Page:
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The expansion of the Patient Rate in the 2016 Guidance is a legislative rule. "[L]egislative rules are those that grant rights, impose obligations, produce other significant effects on private interests, or . . . effect a change in existing law or policy." Am. Tort Reform Ass'n v. Occupational Safety & Health Admin., 738 F.3d 387, 395, 407 U.S. App. D.C. 398 (D.C. Cir. 2013) Stated differently, a rule is legislative, and therefore must undergo notice and comment, when it "change[s] the law," Nat'l Res. Def. Council v. EPA, 643 F.3d 311, 320, 395 U.S. App. D.C. 397 (D.C. Cir. 2011), or "effectively amends a prior legislative rule," Am. Min. Cong. v. Mine Safety & Health Admin., 995 F.2d 1106, 1112, 302 U.S. App. D.C. 38 (D.C. Cir. 1993). On the other hand, an agency action that merely "clarifies" the agency's interpretation of the legal landscape and that neither binds the agency nor "create[s] a new burden" on regulated entities is not a legislative rule. In distinguishing between legislative and non-legislative rules, courts consider both the actual legal effects of the agency action and the agency's characterization of the action, though agencies cannot "avoid notice and comment simply by mislabeling their substantive pronouncements," Azar v. Allina Health Servs., 139 S. Ct. 1804, 1812, 204 L. Ed. 2d 139 (2019).
Plaintiff Ciox Health, LLC ("Ciox") is a specialized medical-records provider that contracts with healthcare suppliers nationwide to maintain, retrieve, and produce individuals' protected health information ("PHI"). Ciox handles tens of millions of records requests annually for its clients. Such requests include PHI demands by healthcare providers for treatment purposes, patients asking for their own PHI, and third parties, such as life insurance companies and law firms, seeking a patient's PHI for commercial or legal reasons. This case centers on various legal restrictions and conditions placed on producing PHI. Most significantly, it concerns what a company like Ciox can charge for searching for, retrieving, and delivering PHI. To ensure that patient access to PHI is not thwarted by excessive fees, the United States Department of Health and Human Services ("HHS") has adopted rules that limit what companies may charge for delivering PHI. These restrictions are known as the "Patient Rate." For years, the medical records industry understood that the limitations imposed by the Patient Rate applied only to requests for PHI made by the patient for use by the patient. For other types of requests, such as those made by commercial entities, like insurance companies and law firms, the records industry understood that the allowable fee was not restricted by the Patient Rate. That understanding changed, however, in 2016, when HHS issued a guidance document, which stated that the Patient Rate applies even to requests to deliver PHI to third parties. This change, according to Ciox, caused Ciox and other medical records companies to lose millions of dollars in revenue. Ciox challenges the 2016 expansion of the Patient Rate as violative of the procedural and substantive protections of the Administrative Procedure Act ("APA"). In addition to the scope of the Patient Rate, Ciox also contested two additional pronouncements made by HHS in the 2016 guidance document. The first addresses the types of labor costs that are recoverable under the Patient Rate. The second concerns three alternative methods identified for calculating the Patient Rate. Ciox argued that these actions violate the APA's procedural and substantive provisions. Ciox also challenged under the APA a regulation adopted in 2013, which requires records companies to send PHI to third parties regardless of the format in which the PHI is contained and in the format specified by the patient. According to Ciox, Congress required only that certain types of electronic health records be delivered to third parties, not all records regardless of their format, as HHS's regulations now command. Before the court is HHS's motion to dismiss and the parties' cross-motions for summary judgment.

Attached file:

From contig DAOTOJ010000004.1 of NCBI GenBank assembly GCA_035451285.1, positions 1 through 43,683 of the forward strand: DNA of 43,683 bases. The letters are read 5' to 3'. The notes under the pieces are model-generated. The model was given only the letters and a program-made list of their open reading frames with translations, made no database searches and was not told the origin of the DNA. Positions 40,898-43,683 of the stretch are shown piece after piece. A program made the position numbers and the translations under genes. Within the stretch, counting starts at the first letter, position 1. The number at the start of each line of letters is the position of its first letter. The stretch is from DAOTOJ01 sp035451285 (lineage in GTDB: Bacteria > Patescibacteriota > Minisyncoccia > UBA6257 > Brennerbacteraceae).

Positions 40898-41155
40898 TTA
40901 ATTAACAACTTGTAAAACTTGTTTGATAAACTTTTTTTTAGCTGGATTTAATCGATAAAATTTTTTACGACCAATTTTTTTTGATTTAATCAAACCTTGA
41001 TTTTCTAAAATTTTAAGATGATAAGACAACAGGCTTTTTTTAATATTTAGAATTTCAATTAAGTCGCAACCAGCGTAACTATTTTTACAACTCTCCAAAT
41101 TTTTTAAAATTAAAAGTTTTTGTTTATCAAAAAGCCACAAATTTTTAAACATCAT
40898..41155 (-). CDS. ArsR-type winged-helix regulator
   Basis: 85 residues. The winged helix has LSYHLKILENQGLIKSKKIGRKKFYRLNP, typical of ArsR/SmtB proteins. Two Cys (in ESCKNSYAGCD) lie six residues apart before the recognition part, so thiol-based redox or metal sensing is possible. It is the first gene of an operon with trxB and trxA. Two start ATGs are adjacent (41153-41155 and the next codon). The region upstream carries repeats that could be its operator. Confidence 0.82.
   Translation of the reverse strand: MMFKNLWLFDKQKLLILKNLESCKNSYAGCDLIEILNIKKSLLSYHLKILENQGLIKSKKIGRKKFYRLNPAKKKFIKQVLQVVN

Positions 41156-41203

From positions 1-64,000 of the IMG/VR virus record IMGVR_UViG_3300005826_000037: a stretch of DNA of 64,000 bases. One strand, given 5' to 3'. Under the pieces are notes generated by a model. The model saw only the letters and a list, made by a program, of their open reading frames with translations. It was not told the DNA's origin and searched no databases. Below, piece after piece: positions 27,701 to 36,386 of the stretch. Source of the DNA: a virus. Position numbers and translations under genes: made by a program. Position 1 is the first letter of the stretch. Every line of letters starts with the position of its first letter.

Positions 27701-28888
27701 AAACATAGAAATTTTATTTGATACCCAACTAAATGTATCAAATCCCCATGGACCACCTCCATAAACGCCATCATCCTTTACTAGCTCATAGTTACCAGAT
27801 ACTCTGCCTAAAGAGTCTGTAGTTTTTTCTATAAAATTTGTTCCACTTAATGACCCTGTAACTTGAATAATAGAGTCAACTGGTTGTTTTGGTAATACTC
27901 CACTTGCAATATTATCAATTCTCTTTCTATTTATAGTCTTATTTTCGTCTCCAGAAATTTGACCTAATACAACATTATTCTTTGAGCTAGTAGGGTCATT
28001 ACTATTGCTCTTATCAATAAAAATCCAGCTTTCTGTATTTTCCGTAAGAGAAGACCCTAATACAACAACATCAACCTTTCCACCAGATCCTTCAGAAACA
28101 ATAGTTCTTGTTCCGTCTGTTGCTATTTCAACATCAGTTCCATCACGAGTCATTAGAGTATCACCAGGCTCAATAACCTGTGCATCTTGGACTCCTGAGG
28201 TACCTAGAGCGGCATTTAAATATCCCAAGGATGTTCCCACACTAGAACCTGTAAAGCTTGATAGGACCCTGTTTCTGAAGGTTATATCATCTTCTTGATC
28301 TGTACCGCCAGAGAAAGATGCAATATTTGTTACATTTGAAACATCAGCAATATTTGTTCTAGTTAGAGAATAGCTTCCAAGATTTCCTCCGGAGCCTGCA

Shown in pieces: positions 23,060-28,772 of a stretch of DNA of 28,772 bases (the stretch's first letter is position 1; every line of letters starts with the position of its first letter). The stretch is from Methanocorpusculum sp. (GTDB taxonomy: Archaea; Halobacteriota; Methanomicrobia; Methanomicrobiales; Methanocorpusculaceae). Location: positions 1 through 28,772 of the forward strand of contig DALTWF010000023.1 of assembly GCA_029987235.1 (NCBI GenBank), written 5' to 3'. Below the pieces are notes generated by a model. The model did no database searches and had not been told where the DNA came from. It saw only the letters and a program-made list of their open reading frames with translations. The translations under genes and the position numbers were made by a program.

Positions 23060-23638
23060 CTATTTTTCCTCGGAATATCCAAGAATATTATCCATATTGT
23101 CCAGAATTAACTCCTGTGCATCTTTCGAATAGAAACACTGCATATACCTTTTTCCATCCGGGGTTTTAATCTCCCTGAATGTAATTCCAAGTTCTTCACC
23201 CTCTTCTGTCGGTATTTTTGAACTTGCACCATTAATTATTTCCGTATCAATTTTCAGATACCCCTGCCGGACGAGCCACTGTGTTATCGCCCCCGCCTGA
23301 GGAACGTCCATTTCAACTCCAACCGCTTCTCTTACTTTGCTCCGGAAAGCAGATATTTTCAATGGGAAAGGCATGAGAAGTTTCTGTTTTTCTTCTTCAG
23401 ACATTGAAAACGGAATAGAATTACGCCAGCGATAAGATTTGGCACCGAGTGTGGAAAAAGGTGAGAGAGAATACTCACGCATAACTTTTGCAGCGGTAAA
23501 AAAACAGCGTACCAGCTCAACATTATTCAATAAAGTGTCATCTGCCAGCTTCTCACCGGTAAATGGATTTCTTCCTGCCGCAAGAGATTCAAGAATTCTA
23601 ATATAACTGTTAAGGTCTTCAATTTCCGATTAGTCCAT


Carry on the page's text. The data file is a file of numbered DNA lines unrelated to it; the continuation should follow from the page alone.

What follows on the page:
Were the 2016 Patient Rate expansion and the 2013 mandate broadening PHI delivery to third parties regardless of format lawful?
HHS's motion to dismiss is granted in part and denied in part, and the parties' cross-motions are granted in part and denied in part. The court rejected the agency's grounds for dismissal in all respects, except one: the court found that the agency's three methods for calculating the Patient Rate is not a reviewable final agency action. That claim was thus dismissed. As for the parties' cross-motions, the court holds that: (1) HHS's 2013 rule compelling delivery of PHI to third parties regardless of the records' format was arbitrary and capricious insofar as it goes beyond the statutory requirements set by Congress; (2) HHS's broadening of the Patient Rate in 2016 is a legislative rule that the agency failed to subject to notice and comment in violation of the APA; and finally, (3) HHS's 2016 explanation concerning what labor costs can be recovered under the Patient Rate is an interpretative rule that HHS was not required to subject to notice and comment. Accordingly, the court declares unlawful and vacates (1) the 2016 Patient Rate expansion and (2) the 2013 mandate broadening PHI delivery to third parties regardless of format.